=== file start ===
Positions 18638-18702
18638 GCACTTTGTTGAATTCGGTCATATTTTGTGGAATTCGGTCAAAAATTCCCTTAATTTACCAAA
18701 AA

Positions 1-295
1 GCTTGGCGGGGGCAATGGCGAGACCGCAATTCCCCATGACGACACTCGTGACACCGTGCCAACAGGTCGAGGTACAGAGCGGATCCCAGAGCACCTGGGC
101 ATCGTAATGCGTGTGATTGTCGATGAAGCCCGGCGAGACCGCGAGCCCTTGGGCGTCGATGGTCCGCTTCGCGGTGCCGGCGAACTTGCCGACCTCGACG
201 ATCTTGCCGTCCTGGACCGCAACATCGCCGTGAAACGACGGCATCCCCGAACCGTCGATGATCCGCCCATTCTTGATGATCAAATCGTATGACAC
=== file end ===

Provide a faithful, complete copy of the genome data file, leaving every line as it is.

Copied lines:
Positions 18638-18702
18638 GCACTTTGTTGAATTCGGTCATATTTTGTGGAATTCGGTCAAAAATTCCCTTAATTTACCAAA
18701 AA

Positions 1-295
1 GCTTGGCGGGGGCAATGGCGAGACCGCAATTCCCCATGACGACACTCGTGACACCGTGCCAACAGGTCGAGGTACAGAGCGGATCCCAGAGCACCTGGGC
101 ATCGTAATGCGTGTGATTGTCGATGAAGCCCGGCGAGACCGCGAGCCCTTGGGCGTCGATGGTCCGCTTCGCGGTGCCGGCGAACTTGCCGACCTCGACG
201 ATCTTGCCGTCCTGGACCGCAACATCGCCGTGAAACGACGGCATCCCCGAACCGTCGATGATCCGCCCATTCTTGATGATCAAATCGTATGACAC